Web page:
Anne Dilenschneider writes about Meditation-Walking in the World. In this post she gives three examples of meditation done while being alive to life and being fully conscious. In Walking Meditation #1, she suggests:
“Name an issue that is of concern to you,
something you’d like more clarity about.
Be open to seeing your concern in a new way.
Be open to letting go of your concern for this time,
and trusting it to a wider Wisdom.
Then go out for a walk.”
She also gives an excerpt from one if my heroes, Anne Dillard, from Anne’s Pilgrim at Tinker Creek:
“The universe was not made in jest but in solemn incomprehensible earnest. By a power that is unfathomably secret, and holy, and fleet. There is nothing to be done about it, but ignore it, or see. And like Billy Bray I go my way, and my left foot says ‘Glory,’ and my right foot says ‘Amen’: in and out of Shadow Creek, upstream and down, exultant, in a daze, dancing, to the twin silver trumpets of praise” (pp. 270-71).
And, finally, she suggests: “As you go walking, try this:
When you take a step with your left foot, breathe the word “Glory.”
When you take a step with your right foot, breathe the word “Amen.”
(1) When is the Right Time to Teach Children Meditation?
Answer from Deepak Chopra:
“There’s no hard and fast rule on this. What’s most important is to make them aware of the value of meditation through your example and then look for their receptiveness. Some children may be ready for meditation as early as eight or ten years of age. Other kids even growing up in homes where both parents meditate, may not feel drawn to meditating themselves until they are in their late teens.”
“It’s important that they don’t feel pressured to meditate because the parents want them to. When they are motivated to start from their own curiosity and desire that is the best indication they are ready, and that is the best indicator for them to continue on in their practice as well.”
(2) 20 Meditation Tips for Beginners:
“Although a good number of people try meditation at some point in their lives, only a small percentage actually persist with it. This is unfortunate, as the benefits are enormous. One possible reason is that many beginners do not start with an appropriate mindset to make the practice sustainable.”
“The purpose of this article is to provide 20 practical recommendations to help beginners get past the initial hurdles and integrate meditation as an ongoing practice in their lives.”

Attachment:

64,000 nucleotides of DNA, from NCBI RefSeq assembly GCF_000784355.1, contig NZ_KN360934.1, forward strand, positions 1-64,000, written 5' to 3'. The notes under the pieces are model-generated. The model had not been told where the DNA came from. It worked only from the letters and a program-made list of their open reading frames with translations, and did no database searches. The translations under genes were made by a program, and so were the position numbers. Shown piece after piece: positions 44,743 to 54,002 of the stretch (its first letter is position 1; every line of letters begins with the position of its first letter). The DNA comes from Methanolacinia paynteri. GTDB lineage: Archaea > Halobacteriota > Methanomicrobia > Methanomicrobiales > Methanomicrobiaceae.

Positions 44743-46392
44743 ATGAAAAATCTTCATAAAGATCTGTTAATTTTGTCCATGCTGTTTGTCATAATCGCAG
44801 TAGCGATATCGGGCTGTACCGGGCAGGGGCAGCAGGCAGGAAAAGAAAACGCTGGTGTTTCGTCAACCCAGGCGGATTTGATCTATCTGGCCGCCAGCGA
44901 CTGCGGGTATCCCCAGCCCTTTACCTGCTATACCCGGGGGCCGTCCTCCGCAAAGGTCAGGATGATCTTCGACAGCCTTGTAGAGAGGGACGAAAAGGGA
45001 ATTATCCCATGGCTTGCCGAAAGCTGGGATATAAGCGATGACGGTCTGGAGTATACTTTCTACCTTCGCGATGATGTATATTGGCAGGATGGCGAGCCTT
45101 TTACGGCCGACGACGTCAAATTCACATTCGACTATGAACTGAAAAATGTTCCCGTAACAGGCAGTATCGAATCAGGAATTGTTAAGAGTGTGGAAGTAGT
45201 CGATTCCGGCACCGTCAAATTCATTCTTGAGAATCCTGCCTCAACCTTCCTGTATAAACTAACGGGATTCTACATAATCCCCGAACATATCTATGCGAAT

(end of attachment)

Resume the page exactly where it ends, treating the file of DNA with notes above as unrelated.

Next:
(3) Meditation and Its Benefits:
“(a) Meditation is good for the brain
According to scientists there is evidence that suggests that meditation can boost parts of the brain and the immune system.”
“(b) Meditation for stress management
People started practicing meditation worldwide as a means to reduce stress or to help them with pain caused by various illnesses.”
(“c) Meditation can help maintain calm in any situation.”
“(d) Meditation develops intuition; a capacity to understand and foresee.”
“(e) Most of the diseases stem from the discord between mind, intellect and body. Meditation will bring your body, mind and intellect, into harmony and hence peace.”
“(f) It encourages deeper understanding of oneself and hence others. Thus one can follow his chosen path with more precision.”
“(g) Meditation will lead you towards the path of non violence. As a result you will gradually stop injuring yourself and other at work, in relationships, etc.”
“(h) Regular practice of meditation will certainly make the will power of the practitioner stronger. When the mind is stronger you can achieve what you want from life and stay peaceful and happy.”
Reblogged this on Gonzalez Recovery Residences and commented:
I’ve found daily meditation absolutely imperative
As a fine art nature photographer I have discovered that the quiet time I spend while walking/hiking to my photographic destination is an important part of my creative process. Whenever I feel a creative block while creating photographs I stop and take some time to just be. This always seems to reinvigirate my body and my creativity. Thanks for your post
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